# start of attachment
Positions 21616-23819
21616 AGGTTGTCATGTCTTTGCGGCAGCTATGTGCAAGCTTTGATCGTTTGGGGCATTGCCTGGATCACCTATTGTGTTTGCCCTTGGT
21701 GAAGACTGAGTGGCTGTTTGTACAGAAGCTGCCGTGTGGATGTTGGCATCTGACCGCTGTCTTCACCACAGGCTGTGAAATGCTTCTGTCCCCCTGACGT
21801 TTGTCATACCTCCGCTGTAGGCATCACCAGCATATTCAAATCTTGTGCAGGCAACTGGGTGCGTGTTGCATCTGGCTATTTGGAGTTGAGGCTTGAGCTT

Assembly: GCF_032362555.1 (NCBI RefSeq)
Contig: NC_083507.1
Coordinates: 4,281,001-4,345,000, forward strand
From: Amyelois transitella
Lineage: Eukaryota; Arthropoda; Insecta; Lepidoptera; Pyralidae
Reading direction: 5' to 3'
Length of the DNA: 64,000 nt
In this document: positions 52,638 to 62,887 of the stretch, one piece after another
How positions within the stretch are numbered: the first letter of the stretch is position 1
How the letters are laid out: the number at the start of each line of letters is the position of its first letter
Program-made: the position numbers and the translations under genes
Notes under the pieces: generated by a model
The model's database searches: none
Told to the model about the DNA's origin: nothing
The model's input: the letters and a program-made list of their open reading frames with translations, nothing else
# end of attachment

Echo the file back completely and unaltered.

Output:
Positions 21616-23819
21616 AGGTTGTCATGTCTTTGCGGCAGCTATGTGCAAGCTTTGATCGTTTGGGGCATTGCCTGGATCACCTATTGTGTTTGCCCTTGGT
21701 GAAGACTGAGTGGCTGTTTGTACAGAAGCTGCCGTGTGGATGTTGGCATCTGACCGCTGTCTTCACCACAGGCTGTGAAATGCTTCTGTCCCCCTGACGT
21801 TTGTCATACCTCCGCTGTAGGCATCACCAGCATATTCAAATCTTGTGCAGGCAACTGGGTGCGTGTTGCATCTGGCTATTTGGAGTTGAGGCTTGAGCTT

Assembly: GCF_032362555.1 (NCBI RefSeq)
Contig: NC_083507.1
Coordinates: 4,281,001-4,345,000, forward strand
From: Amyelois transitella
Lineage: Eukaryota; Arthropoda; Insecta; Lepidoptera; Pyralidae
Reading direction: 5' to 3'
Length of the DNA: 64,000 nt
In this document: positions 52,638 to 62,887 of the stretch, one piece after another
How positions within the stretch are numbered: the first letter of the stretch is position 1
How the letters are laid out: the number at the start of each line of letters is the position of its first letter
Program-made: the position numbers and the translations under genes
Notes under the pieces: generated by a model
The model's database searches: none
Told to the model about the DNA's origin: nothing
The model's input: the letters and a program-made list of their open reading frames with translations, nothing else